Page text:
The company’s latest effort to goose its apparel position can be found in its latest Alexa powered device, the Echo Look, which is, “a gadget with a built-in camera that is being marketed as a way to photograph, organize and get recommendations on outfits.” As part of its recommendation services, no doubt the Echo Look will recommend not only brands that can be bought on Amazon, but more than likely it will include its private label products as well.

To us, the question is not will Amazon succeed in apparel, but rather, is it tracking ahead of expectations? Research firm Cowen & Co. shared its expectations for Amazon apparel sales to account for 8.2 percent of the domestic apparel market this year, up from 6.6 percent in 2016, and 16.2 percent by 2021. To help put some context in and around those percentages, apparel is one of the biggest US retail categories with estimates sizing it up as high as $300 billion. Each market share point gain by Amazon equates to an additional $3 billion in annual revenue for the company — yes, that’s billion with a b.

And while that $ 3 billion in revenue equates to 1.5 to 1.8 percent of expected 2017-2018 revenue for Amazon, it also equates to:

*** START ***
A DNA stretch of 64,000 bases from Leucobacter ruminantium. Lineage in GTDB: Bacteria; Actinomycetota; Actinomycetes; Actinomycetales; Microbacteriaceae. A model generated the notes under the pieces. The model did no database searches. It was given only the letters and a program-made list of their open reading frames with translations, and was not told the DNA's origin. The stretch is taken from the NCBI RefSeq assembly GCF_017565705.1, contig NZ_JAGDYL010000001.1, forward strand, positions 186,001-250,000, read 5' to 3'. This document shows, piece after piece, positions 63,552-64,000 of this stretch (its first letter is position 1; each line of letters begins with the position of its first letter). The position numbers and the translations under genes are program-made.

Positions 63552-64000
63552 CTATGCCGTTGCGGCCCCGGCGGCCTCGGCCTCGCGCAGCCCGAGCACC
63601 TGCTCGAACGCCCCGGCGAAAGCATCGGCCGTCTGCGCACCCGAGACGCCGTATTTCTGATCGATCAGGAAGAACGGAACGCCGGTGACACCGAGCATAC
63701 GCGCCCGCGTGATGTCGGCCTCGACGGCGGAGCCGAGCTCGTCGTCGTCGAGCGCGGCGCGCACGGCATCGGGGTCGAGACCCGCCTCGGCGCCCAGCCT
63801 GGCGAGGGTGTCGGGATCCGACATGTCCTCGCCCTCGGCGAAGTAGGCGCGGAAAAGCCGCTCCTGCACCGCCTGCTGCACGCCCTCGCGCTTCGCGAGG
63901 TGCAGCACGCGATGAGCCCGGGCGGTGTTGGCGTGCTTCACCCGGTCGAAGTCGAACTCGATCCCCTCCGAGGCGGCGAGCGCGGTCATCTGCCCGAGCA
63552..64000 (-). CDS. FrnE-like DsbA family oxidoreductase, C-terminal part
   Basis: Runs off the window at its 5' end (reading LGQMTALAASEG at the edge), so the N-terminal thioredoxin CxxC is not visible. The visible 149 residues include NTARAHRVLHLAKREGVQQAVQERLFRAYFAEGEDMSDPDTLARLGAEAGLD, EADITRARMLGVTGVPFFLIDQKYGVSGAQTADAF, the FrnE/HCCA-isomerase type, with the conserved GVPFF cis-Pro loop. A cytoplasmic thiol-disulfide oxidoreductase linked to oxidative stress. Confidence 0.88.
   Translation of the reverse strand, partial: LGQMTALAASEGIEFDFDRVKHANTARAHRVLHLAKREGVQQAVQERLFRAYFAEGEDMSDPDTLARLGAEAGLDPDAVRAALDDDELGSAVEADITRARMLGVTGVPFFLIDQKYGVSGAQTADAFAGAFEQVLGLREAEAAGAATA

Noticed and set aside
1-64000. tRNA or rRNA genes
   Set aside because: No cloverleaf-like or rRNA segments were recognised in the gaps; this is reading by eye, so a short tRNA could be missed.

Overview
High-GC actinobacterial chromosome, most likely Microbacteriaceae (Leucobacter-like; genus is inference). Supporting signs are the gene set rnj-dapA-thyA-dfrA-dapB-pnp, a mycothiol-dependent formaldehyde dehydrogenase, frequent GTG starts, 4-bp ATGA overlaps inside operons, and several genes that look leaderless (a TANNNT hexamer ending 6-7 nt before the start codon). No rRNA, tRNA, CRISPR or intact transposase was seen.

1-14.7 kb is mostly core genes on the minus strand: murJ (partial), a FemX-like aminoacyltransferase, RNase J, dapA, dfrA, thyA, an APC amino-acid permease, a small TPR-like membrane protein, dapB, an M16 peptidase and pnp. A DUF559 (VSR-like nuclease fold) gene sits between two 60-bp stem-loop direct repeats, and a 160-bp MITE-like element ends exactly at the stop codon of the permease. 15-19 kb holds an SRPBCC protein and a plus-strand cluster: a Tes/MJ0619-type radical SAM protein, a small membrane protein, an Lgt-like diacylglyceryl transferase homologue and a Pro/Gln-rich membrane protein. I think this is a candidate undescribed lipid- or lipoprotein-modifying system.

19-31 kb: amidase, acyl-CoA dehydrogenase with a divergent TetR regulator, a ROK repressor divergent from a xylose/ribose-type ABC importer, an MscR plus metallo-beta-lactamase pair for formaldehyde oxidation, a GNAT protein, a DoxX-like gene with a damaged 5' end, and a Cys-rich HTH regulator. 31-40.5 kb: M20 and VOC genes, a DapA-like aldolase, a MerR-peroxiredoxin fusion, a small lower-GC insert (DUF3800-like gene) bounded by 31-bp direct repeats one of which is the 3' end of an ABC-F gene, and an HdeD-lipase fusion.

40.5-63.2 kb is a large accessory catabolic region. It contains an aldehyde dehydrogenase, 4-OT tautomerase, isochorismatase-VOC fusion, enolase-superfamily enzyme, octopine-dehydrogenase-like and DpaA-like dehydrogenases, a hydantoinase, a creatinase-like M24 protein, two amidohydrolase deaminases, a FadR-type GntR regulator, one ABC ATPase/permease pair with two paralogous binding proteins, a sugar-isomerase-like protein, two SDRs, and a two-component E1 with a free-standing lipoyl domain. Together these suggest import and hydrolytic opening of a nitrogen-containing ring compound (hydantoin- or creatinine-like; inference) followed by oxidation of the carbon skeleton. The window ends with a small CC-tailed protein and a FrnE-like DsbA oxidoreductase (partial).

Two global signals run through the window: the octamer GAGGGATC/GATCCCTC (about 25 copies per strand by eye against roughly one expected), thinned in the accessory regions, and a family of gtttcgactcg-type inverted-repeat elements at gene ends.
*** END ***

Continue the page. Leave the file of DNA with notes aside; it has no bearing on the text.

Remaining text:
• 12 percent of Macy’s (M) total expected revenue this year

  • Roughly half of what Wall Street expects Dillard’s (DDS) to generate in revenue this year

  • More revenue than Bon-Ton Stores (BONT) is forecasted to collect this entire year across is 270 stores and 25 million square feet.

Again, that’s each market share point, and Cowen’s forecast calls for Amazon to gain more than 1.5 percentage points in 2017 alone. To paraphrase one time presidential candidate Ross Perot, that giant sucking sound you are hearing is brick & mortar retailers going down the drain.

Back to the topic at hand, the bottom line is Amazon’s apparel market share gains, revenues and profits as part of our Connected Society and Cash-Strapped Consumer investing themes will only exacerbate retail-meggadon, likely leading to even more vacant retail space in malls across the U.S. Spurring this along is a consumer that is increasingly strapped with high and likely raising debt levels combined with little in the way of wage gains. This one-two combination of our Cash-strapped Consumer and Connected Society investing themes paints a not so pleasant picture of fewer retailers and empty storefronts with potentially more people unemployed.

Lastly, as retailers go down the drain, our thematic lens also looks to what could also be washed down with it. We’re talking about the large chain restaurants that tend to favor retail centers, the likes of Darden Restaurants (DRI), Brinker International (EAT) and Bravo Brio Restaurant Group (BBRG) just to name a couple. How those groups pivot to attract diners when malls are increasingly closing or are near empty will be critical as they attempt to avoid “restaurant-mageddon”. Haven’t heard that one yet? We’re already starting to see the Thematic Signals point to it as lunchtime meals have plunged and restaurant sales are showing signs of peaking.